Wreck diving is one of the most fascinating and rewarding aspects of scuba diving. Imagine diving in and around a piece of submerged history from the two world wars or some fascinating freight vessels. These underwater adventures can be yours, but we do strongly recommend that you undergo some specialized wreck diving training if you are serious about this aspect of diving. There are some wreck sites that lie in the shallows and can be enjoyed by novices, and many custom built marine parks cater for the beginner too, with their purpose-sunk novelty wrecks. But for the hardy adventurer, there are greater rewards to be found in deeper waters and for this you need to visit our training section to find a course, which will have you well prepared.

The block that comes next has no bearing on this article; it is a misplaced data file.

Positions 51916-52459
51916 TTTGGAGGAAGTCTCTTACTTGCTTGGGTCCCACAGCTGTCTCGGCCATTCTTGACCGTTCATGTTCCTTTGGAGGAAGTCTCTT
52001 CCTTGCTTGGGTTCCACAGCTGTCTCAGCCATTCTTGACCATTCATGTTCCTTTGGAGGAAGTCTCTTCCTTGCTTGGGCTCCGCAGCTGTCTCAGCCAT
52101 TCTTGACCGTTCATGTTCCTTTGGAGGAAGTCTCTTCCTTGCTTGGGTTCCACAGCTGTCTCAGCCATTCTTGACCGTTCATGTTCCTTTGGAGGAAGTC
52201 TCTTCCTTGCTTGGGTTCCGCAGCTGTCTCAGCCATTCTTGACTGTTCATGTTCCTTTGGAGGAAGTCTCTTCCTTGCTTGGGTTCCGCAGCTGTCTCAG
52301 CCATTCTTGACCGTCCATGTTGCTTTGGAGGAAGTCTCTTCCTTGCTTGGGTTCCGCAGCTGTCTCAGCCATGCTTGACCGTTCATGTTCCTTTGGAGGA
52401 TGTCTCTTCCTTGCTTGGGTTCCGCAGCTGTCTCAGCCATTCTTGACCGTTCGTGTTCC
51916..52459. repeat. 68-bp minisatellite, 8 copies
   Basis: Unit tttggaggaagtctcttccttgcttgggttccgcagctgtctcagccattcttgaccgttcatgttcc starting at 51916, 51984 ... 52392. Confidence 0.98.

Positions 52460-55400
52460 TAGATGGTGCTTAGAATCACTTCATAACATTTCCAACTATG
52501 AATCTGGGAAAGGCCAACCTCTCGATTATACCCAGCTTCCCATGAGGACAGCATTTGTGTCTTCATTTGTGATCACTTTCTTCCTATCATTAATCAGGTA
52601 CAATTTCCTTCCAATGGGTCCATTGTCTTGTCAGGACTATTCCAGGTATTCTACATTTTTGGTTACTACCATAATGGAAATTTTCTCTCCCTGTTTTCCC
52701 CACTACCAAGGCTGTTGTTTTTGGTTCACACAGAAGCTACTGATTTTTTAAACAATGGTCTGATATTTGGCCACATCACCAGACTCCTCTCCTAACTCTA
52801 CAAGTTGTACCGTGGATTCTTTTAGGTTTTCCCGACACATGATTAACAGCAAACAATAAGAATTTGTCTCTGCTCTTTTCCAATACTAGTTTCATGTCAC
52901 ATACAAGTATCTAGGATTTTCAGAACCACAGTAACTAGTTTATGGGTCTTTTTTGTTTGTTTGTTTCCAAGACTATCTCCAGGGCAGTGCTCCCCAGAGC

If you are interested in wreck diving, then it’s essential that you begin by gaining our scuba diving certification from PADI or another accredited body (see our Training section) If you are already a qualified scuba diver we still strongly recommend that you undergo some specialized wreck diving training if you are serious about this aspect of diving, and indeed the lure of exploring sunken ships, cars and even planes is something most divers can’t resist. PADI offer a very good wreck diving course, which is an excellent place to start. The PADI Wreck Diver Specialty course introduces you to wreck diving and helps you develop the skills and knowledge necessary for safe and fun wreck diving. In order to embark on the course you will need a PADI Adventure Diver certification (or qualifying certification from another organization) and you’ll need to be at least 15 years old.
Information contained in the wreck diver program includes:
- The planning, organization, procedures, techniques, problems and hazards of wreck diving
- The preparation and use of lights, air supplies, special equipment, penetration lines and reels
- Limited-visibility diving techniques and emergency procedures